One of the crucial changes comes into anti-rape laws after the Nirbhaya Rape case in 2012. This gruesome incident which shocked India has proved the urgent amendments needed in the existing laws. Through the recommendations of the Justice JS Verma committee, the Parliament passed the Criminal Law (Amendment) in 2013. In this amendment, the definition of rape has broadened in the lens of laws and more stringent punishment allowed in these cases. Before this amendment, rape was only defined by penile-vaginal penetration but now spectrums are broadened into oral, anal, and insertion of any object into the vagina, urethra, and anus of the women. Offenses like voyeurism, acid attack, and stalking have added to the laws whose sentence change from 7 to 10 years in jail. In cases where the victim is succumbed to the injuries or died or rendered in a vegetative state then minimum imprisonment would be 20 years. The first-time vegetative state of the victim is since the landmark case of the Aruna Shanbaug case. More stringent punishment like the death penalty for repeat offenders had also included in the laws. Previously a victim is criticized because of her way of living both in and outside of court. It also the main reason many victims do not come forward and report the mishappening is reverted in this law. The law concludes that a victim's choice and character are not relevant to rape cases. 

In the light of the Kathua rape case, the government immediately implement The Criminal law (Amendment) Act,2018. In January 2018, When an 8-year-old girl had abducted, raped, and murdered by a group of men near Kathua in Jammu-Kashmir. 

As this was brutality against Minors the change in the laws is effectively needed. The long-wanted addition of the death penalty had introduced. The law states that the rape of a girl below 16 years of age is punishable and gets 20 years of imprisonment to a life sentence and the death penalty has given to the rape of a girl below 12 years of age.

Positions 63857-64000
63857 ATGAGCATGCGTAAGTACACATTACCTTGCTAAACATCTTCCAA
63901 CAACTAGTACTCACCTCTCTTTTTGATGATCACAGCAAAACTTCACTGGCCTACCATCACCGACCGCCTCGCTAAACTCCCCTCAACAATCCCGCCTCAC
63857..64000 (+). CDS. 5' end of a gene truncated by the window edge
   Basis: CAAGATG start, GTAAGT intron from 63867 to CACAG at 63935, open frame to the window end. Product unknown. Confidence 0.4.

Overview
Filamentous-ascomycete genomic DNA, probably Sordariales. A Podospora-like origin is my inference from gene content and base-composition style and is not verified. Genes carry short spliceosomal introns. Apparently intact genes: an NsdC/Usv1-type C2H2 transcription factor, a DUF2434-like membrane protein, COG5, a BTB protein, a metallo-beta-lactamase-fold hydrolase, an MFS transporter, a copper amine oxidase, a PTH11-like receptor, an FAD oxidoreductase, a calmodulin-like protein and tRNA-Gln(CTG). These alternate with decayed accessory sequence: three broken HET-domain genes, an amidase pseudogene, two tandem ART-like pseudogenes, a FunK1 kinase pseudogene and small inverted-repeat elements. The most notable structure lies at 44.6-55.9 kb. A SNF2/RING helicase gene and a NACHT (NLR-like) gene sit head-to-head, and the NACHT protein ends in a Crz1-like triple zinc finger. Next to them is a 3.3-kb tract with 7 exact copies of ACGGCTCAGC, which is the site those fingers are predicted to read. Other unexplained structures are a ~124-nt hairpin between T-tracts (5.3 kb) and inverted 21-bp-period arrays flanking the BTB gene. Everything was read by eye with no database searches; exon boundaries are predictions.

What are the visible problems which are neglect by government laws?

Marital rapes still not a crime in India. It should be widely accepted that consent is must come from both parties included in sexual intercourse with no different status of relationships like husband and wife. Marital rapes should be acknowledged and added to the laws to protect people from crimes.  

From all the laws made and amended through the years, it can be easily considered that only ‘men’ are the perpetrators and ‘women’ are the victims of such crimes. There is a lack of gender-neutral laws in the Indian Penal Code. The 172nd commission regarded to widen the range of anti-rape laws and cover the gender-neutral spectrum. Section 377 was used to criminalize sex between the same gender even if the sex was consensual. This law had become decriminalized in the 2018 landmark verdict. But Laws are needed for non-consensual sex or rape for the LGBTQ community.    

The POCSO Act, 2012 is the only act in India that is gender-neutral. It is an act that acknowledged that male could be a victim of sexual assault. But there is still more study to be conducted on this area.

There should be an introduction of sex education in schools or homes for children. A child should know about good/bad touch or inappropriate behaviors. In many cases of rapes, the perpetrator is someone close to the victim. Many mishappenings could be prevented if they know about signs. 

Existing laws regarding rapes are just covering a smaller portion of problems. Many amendments and changes are needed to control the rising number of sexual offenses against people. Every person shall be aware of their legal right therefore that they can come forward to report the violation that happens to them.